OAKLAND (CBS SF) - Jurors on Tuesday ordered convicted wife-killer Hans Reiser to pay his two children a total of $60 million in damages for the loss of their mother.
Reiser, 48, who is serving a term of 15 years to life in state prison for strangling his wife, 31-year-old Nina Reiser, at his home in the Oakland hills on Sept. 3, 2006, claimed during his four-day wrongful death trial that he doesn’t have any assets.
But attorney Arturo Gonzalez, who represents 12-year-old Rory and 11-year-old Niorline Reiser, said he thinks Hans Reiser, a computer engineer who owns a software company, might have hidden some money in Russia or elsewhere and is smart enough to come up with valuable ideas while he’s in prison.
KCBS’ Jeffrey Schaub Reports:
Gonzalez said that because jurors ruled that Reiser is liable for Nina’s death and must pay damages, he can now begin an aggressive search for any assets Reiser has.
Gonzalez had sought a total of $25 million in damages — $10 million for each child plus an additional $5 million in punitive damages, which he said would send a message to other husbands not to kill their wives.
But jurors awarded more than double that amount: $25 million for each child for their emotional suffering and the loss of their mother’s love, comfort and affection, plus $10 million in punitive damages.
Reiser, who was dressed in an orange prison jumpsuit and monitored by three guards, didn’t show any emotion when the seven-woman, five-man jury announced its verdicts after only three hours of deliberation spread over two days.
Jury foreman William Smith, 65, of Livermore, said, “We wanted to make it reasonable for everyone involved and we didn’t want to come up with an astronomical amount that would be thrown out. We felt this amount was within reason but it could have been a lot higher.”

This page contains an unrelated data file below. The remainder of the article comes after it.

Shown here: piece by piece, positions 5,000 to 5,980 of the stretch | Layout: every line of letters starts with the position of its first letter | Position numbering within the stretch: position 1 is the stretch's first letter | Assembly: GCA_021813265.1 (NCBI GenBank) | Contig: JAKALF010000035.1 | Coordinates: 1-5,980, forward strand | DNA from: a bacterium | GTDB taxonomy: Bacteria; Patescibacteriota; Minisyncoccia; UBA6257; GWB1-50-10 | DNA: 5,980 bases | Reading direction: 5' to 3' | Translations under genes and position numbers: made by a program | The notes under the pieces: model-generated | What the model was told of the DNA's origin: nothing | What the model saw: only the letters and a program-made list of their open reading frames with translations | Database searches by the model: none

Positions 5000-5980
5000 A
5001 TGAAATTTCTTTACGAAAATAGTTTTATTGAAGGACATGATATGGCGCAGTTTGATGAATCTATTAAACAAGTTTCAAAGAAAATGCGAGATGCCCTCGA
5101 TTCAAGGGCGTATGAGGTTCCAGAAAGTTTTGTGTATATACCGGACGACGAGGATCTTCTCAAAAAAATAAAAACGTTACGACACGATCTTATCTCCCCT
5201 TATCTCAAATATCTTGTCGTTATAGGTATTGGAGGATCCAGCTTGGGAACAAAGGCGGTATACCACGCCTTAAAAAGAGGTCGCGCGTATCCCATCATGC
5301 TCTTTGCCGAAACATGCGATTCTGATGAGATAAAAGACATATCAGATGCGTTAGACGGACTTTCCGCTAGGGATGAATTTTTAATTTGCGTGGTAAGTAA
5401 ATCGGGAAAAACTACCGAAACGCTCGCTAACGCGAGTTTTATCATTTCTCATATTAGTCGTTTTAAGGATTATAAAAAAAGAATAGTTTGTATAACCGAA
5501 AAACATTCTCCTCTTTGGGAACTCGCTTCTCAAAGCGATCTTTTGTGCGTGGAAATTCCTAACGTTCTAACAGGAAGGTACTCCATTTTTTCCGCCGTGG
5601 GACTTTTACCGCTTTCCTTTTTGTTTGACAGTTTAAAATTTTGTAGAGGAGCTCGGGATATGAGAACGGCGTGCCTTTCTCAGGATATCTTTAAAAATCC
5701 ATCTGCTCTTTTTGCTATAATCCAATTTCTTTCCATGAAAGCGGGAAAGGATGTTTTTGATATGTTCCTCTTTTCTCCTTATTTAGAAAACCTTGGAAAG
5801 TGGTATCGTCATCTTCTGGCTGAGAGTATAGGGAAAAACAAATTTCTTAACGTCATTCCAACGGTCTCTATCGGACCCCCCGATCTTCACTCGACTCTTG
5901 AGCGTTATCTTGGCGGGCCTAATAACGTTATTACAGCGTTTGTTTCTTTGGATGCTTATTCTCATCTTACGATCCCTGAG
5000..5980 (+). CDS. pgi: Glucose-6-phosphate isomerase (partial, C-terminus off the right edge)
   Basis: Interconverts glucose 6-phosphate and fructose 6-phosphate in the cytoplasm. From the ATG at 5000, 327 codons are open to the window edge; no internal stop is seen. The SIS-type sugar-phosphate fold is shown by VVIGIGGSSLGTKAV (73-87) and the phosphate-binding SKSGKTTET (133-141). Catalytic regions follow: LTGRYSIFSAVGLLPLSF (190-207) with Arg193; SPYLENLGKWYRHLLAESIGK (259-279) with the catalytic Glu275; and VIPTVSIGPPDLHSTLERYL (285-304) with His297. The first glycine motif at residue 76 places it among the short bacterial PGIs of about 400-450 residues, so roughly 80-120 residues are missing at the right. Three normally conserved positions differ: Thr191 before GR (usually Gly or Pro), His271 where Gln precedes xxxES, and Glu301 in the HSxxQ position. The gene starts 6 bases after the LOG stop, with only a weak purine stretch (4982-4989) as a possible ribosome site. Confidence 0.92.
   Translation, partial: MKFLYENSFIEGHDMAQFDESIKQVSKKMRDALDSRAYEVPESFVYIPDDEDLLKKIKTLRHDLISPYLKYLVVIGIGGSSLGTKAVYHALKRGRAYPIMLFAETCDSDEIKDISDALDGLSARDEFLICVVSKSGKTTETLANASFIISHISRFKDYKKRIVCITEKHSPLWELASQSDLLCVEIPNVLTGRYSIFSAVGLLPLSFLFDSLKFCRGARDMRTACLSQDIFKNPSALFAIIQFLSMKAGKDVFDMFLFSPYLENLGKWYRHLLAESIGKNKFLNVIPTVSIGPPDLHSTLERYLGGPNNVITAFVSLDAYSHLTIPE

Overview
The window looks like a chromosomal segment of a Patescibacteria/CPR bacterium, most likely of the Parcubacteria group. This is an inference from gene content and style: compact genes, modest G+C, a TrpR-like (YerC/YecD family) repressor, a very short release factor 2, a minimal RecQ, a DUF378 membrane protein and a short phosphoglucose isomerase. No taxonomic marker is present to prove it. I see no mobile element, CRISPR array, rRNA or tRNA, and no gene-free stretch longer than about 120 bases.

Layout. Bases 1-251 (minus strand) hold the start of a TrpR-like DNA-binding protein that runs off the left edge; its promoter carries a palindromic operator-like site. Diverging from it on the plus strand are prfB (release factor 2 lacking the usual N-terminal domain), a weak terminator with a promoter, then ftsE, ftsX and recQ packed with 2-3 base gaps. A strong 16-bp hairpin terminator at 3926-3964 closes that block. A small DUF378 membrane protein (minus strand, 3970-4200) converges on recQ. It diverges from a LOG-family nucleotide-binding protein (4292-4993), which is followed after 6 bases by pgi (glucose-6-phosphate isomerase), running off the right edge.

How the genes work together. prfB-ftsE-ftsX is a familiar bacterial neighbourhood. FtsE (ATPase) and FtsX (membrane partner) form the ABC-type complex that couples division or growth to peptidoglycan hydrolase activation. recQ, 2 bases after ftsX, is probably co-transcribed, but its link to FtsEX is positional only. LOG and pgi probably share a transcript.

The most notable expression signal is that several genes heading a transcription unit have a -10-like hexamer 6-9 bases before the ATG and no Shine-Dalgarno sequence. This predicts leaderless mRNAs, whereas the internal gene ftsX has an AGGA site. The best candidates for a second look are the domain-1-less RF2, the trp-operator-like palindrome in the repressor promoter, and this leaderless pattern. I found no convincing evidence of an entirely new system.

Smith said it was made clear during the trial that Rory and Niorline, who have been living with Nina’s mother in St. Petersburg, Russia, since December 2008, “have been damaged by this.”
He said, “We want to make sure that they are well taken care of and get psychological help the rest of their life.”
Smith said he also thinks they need financial help because they probably will not enter the workforce because of the emotional harm they have suffered.
Reiser was convicted of first-degree murder in April 2008 after a highly publicized six-month trial in which he claimed on the witness stand that he didn’t know what happened to Nina, whose body hadn’t been found.
But several months later, he agreed to lead authorities to Nina’s body, which he had buried at a remote site near his home, and admitted that he hit her in the face and strangled her in a judo hold while their children played computer games one floor below.
The couple was in the midst of divorce proceedings, and Reiser said he became “enraged” at Nina after a long conversation in which he accused her of inventing illnesses in the children as a way of getting back at him.
During the wrongful death trial, Reiser, who acted as his own attorney, said he killed his wife to stop her from harming their children.
He admitted that Nina hadn’t directly harmed the children but repeated his allegation that she was harming them by inventing illnesses.
Reiser told jurors in his closing argument on Monday that Nina had subjected Rory and Niorline to 149 operations, and said each procedure has a mortality rate of 5 to 10 percent.
But Gonzalez said the children didn’t have any operations.
David Turner, 65, of Oakland, who served on the criminal jury that convicted Reiser and attended every day of the wrongful death trial, said, “I was hoping he would show some remorse” about killing Nina but that he thinks Reiser’s comments indicate that “he would do it again.”
In addition to criticizing Nina during the wrongful death trial by saying she had “an extraordinary gift for lying” and accusing her of harming their children, Reiser slammed the tactics of his criminal defense lawyer, William DuBois, and called Gonzalez “a fake.”
Turner said, “It was sad to hear him trashing everyone but himself. It’s time for him to get to work to make some money for his kids.”
Gonzalez said, “The children are struggling, unfortunately. They have had no communication with their father and have effectively lost both parents.”
He said, “These are critical years for the children and they need their mom and dad but they don’t have either one.”
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